Multifunctional bioactive components eliminated from herbal medicine thanks to multi-target ultrafiltration

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Podophyllum sinense, a popular medicinal plant, has multiple phytochemicals and extensive pharmaceutical activities. Modern pharmacological studies have indicated that P. sinense has remarkable activities, such as anti-proliferative, anti-inflammatory, anti-viral effects, etc. However, the specific functional constituents responsible for anti-proliferative, anti-inflammatory and anti-viral activities remain unknown.

To solve this bottleneck, supervised by Professor GUO Mingquan of the Wuhan Botanical Garden of the Chinese Academy of Sciences, FENG Huixia aimed to uncover the correlations between the potential bioactive components of P. sinense extracts and multiple activities.

Affinity ultrafiltration with topoisomerase I (Topo I), Topo II, cyclooxygenase 2 (COX-2) and angiotensin II converting enzyme (ACE2) coupled with high performance liquid chromatography – the spectrometer of triple quadrupole mass electrospray ionization – mass spectrometry / mass spectrometry The technology was later developed to meet this demand.

Several active ingredients were eliminated, and subsequent in vitro validation experiments indicated that two key compounds, diphyllin and podophyllotoxin, showed a higher rate of inhibition against A549 (non-small cell lung cancer) and HT- 29 (colon cancer) versus 5-fluorouracil and etoposide cells.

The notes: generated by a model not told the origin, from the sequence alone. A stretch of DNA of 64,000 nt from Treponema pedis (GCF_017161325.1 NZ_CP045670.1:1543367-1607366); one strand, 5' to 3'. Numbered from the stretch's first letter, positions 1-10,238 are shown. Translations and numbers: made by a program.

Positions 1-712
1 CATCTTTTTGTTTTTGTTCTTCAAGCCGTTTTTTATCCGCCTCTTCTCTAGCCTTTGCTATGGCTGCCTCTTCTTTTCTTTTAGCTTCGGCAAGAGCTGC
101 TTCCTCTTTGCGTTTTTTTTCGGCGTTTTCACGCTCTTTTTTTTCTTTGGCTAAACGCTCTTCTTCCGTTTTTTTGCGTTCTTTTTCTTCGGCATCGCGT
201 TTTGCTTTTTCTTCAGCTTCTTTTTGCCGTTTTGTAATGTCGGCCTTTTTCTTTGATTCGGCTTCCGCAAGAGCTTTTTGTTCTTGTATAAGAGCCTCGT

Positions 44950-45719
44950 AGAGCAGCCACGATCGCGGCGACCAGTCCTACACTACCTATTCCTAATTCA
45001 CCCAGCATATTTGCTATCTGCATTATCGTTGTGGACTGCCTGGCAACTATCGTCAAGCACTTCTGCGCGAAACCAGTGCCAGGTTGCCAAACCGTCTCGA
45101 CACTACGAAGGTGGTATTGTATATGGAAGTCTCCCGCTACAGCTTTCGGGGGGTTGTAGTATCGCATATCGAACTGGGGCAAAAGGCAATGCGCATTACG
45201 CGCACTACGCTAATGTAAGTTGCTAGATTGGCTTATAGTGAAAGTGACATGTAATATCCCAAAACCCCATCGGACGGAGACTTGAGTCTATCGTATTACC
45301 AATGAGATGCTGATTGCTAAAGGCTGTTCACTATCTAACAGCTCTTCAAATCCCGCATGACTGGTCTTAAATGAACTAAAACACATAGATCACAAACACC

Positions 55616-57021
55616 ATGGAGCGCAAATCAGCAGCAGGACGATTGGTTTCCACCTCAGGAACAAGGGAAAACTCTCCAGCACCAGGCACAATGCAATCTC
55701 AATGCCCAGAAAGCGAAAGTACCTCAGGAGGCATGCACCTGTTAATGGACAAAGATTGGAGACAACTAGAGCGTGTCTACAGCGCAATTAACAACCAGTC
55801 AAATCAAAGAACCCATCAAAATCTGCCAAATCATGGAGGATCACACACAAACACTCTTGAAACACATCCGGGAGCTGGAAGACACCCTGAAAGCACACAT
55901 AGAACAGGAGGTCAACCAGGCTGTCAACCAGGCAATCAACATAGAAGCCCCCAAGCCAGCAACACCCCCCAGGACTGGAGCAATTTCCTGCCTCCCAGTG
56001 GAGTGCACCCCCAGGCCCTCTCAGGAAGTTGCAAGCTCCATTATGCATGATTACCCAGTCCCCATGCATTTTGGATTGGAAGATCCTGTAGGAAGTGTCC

Meanwhile, diphylline showed significant COX-2 inhibitory activity with IC50 value at 1.29 ± 0.14 mM compared to indomethacin at 1.22 ± 0.08 mM.

Additionally, several representative components against Topo I, Topo II, COX-2, and ACE2 were also confirmed by molecular docking analysis.

This is the first report to successfully explore the selective inhibitors responsible for its pharmaceutical activities correlated to multiple drug targets of P. sinense, and this study is conducive to the discovery of more novel and curative agents of P. sinense or other medicinal plants.

Relevant results were published in Frontiers in Pharmacology and this study was financially supported by the National Natural Science Foundation of China and the Youth Innovation Promotion Association of CAS.

The multi-component, multi-target network constructs incorporating the potential bioactive components removed with multiple drug targets. (Picture by WBG)

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